The movie industry is having difficulty getting the new generation of teens into the cinema. The younger generation is more focused on video games and social media than anything else. So, how do you get these younger people interested in going to the cinema and giving you their money? Studios have been asking that question for some time, and the answer they have come up with seems to be appealing to their tastes. #Float is a movie that does just that by appealing to the Tiktoker generation.
#Float is a film directed by Zac Locke, and stars Kaya Coleman, Scarlett Sperduto, Grant Morningstar, Kate Mayhew, and Christina Nguyen. The film tells the story of a group of influencers who embark on their annual trip in commemoration of one of their dead friends. However, this year will be different as the group of friends will be chased by a strange, dark entity that might have them as the target of its hunger. The group of friends must now try to survive; their adventure turns into a nightmare.
#Float presents itself as a classic horror movie with teenagers and young adults as protagonists. This setup has been used countless times by the genre, which means that it just works. We like to see young people trying to overcome their lack of experience and come out victorious in a situation that goes way over their heads. Execution always triumphs over originality, which doesn’t really exist, so we can say that #Float starts by having an incredibly solid foundation.
Sadly, that foundation is not used in a very effective way. You see, the movie presents his group of protagonists as young, naive, ignorant, and annoying. This is the same attitude that movies like the latest Chainsaw Massacre also took in the face of trying to represent the TikTok generation on screen. They are depicted as people who are completely shallow, with basically no redeeming qualities. It is kind of over the top. I’m not saying that individuals like that don’t exist in the TikTok biosphere. They do, but putting characters like this as your main dish, isn’t very compelling.
So, instead of trying to give some humanity to these young people, who certainly have lost their way when it comes to identifying what really matters, the movie just doubles down on making them as annoying as possible. The result of this is a number of deaths that have no consequence for the story and no effect on the viewer. Horror movies have been failing at this core aspect of their storytelling too much recently. How can I care who lives and who dies if every single character is just so unlikable?
There is room for unlikable characters in storytelling, but filling your entire cast with them seems to serve the opposite objective in a horror movie. Because there is no one to root for, then the viewer ends up just wanting every character to die. There is no character that serves to push the story forward and make us feel something. Like in many other films in the genre, we have our own Final Girl in here, but unlike Sidney in Scream or Ripley in Alien, there is really nothing here to root for.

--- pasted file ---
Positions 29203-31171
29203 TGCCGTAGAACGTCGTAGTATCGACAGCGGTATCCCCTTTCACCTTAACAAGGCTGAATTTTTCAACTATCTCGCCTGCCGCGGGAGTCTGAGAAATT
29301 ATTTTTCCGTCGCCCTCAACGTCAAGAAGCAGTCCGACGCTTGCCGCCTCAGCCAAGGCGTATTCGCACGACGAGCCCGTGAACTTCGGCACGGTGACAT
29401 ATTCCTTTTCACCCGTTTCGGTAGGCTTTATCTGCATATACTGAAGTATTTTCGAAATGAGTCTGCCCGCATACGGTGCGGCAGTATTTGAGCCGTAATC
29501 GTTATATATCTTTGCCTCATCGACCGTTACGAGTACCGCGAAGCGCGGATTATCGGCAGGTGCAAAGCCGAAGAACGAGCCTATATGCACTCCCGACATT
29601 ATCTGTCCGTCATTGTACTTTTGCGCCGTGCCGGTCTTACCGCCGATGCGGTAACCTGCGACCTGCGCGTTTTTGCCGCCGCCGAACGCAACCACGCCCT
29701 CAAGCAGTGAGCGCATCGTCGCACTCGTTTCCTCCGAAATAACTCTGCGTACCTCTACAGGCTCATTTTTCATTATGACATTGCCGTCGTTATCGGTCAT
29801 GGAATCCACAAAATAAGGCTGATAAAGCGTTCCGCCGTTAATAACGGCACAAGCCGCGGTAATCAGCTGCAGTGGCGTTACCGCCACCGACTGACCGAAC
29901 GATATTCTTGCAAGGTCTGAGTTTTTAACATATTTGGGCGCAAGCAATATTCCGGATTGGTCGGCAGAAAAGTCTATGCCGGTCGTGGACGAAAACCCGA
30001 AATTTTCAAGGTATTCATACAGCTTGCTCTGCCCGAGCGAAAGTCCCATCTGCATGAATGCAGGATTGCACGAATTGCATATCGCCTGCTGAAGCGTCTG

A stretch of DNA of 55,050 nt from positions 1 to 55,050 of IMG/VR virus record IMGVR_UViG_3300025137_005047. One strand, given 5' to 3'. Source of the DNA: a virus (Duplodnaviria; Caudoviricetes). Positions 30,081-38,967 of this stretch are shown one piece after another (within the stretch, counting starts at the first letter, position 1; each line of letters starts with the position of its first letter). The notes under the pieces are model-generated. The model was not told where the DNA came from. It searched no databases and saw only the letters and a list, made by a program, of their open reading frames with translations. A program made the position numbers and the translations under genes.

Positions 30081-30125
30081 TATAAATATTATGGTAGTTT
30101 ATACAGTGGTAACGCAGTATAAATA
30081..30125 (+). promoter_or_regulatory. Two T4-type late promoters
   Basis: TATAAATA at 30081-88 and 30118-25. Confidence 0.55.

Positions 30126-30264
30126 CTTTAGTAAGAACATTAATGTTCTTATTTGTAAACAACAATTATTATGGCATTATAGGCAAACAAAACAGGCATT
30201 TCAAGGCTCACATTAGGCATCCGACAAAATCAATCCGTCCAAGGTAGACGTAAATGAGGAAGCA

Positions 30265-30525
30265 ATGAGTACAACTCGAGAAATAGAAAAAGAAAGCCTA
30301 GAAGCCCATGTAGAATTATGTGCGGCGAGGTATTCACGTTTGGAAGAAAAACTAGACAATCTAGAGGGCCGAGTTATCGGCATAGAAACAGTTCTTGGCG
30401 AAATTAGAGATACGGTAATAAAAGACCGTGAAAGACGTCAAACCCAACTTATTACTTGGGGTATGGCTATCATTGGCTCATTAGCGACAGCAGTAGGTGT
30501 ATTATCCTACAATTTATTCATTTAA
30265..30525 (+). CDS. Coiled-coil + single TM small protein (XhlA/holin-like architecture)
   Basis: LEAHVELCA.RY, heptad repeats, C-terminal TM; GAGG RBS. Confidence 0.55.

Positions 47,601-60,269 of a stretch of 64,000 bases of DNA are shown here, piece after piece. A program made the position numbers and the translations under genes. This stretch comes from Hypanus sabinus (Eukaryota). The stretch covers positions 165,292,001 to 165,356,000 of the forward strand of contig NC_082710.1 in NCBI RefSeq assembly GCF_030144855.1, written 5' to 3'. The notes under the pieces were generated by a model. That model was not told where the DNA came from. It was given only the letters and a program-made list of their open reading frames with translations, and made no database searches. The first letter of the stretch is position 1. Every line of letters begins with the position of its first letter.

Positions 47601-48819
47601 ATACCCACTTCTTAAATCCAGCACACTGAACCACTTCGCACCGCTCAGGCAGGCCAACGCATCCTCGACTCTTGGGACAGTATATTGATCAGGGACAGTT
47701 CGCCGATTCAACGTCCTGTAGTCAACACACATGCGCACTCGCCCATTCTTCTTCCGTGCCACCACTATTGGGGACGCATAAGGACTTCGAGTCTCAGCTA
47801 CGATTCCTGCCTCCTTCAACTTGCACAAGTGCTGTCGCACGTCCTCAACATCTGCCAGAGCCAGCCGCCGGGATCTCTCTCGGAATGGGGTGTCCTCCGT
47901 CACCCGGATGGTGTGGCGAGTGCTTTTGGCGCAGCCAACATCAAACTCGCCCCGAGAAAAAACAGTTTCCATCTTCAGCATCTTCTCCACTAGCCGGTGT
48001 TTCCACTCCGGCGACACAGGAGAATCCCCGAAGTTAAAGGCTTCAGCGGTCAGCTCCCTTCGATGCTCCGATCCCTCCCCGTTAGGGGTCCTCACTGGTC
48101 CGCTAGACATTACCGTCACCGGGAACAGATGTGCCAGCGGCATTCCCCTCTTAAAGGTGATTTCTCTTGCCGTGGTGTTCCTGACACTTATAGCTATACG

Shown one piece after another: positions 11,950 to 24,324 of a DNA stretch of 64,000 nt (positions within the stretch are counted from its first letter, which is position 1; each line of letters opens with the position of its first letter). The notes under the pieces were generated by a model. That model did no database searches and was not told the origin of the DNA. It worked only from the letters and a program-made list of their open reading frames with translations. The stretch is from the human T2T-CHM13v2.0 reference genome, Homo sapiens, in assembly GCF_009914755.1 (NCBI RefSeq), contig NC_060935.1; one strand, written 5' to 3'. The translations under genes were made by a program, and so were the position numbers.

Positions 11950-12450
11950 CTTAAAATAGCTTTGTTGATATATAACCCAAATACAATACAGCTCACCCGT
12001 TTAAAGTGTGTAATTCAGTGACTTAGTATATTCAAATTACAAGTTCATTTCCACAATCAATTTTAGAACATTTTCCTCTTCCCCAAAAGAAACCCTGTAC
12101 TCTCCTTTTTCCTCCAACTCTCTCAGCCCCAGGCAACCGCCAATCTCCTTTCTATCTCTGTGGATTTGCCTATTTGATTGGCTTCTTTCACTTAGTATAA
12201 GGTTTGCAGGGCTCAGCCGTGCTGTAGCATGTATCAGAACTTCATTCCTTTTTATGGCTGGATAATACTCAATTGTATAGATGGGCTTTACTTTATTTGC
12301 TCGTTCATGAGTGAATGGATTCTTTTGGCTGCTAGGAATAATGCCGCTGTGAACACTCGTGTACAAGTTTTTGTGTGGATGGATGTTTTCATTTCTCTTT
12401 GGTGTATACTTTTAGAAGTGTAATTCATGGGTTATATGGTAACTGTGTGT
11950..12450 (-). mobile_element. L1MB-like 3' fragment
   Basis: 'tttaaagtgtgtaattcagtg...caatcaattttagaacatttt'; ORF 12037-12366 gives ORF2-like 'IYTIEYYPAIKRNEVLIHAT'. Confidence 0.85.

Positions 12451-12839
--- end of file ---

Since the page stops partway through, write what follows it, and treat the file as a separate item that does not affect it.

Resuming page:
Visually, the movie also fails at using the environment where the story is set effectively. It is clear that this is not a big-budget movie, but Locke doesn’t seem to have a clear vision of what he wants or how to elevate the story to the next level using visuals. The movie feels plain and boring to look at, and adding that to the already awful cast of characters doesn’t really bode well for the movie. If at least the movie had something else to say beyond tiktokers are annoying and pathetic, then there would be something to latch onto.
The film can be appreciated with a, so bad is good kind of mindset. The plot is plagued by bizarre decisions from its characters. At points, there is definitely a disconnection between what you are seeing and what the characters are experiencing. Are these characters in the same movie you are watching? It is hard to tell, but this inconsistency of how the characters think and how they make decisions might be the worst issue with the film. What starts as frustration only degenerates into boredom.
In the end, #Float becomes a true example of wasted potential. The film had the chance to represent the TikTok generation in a more nuanced light and to make some fascinating commentary on how these people see the reality they are living in. Instead, the movie goes for the easy route and makes each character look like someone you don’t want to ever talk to. The visual display also lacks consistency and inspiration. For a movie that tries to make us excited through the deaths of the characters, there are really very few moments where you can really care for what is happening on screen.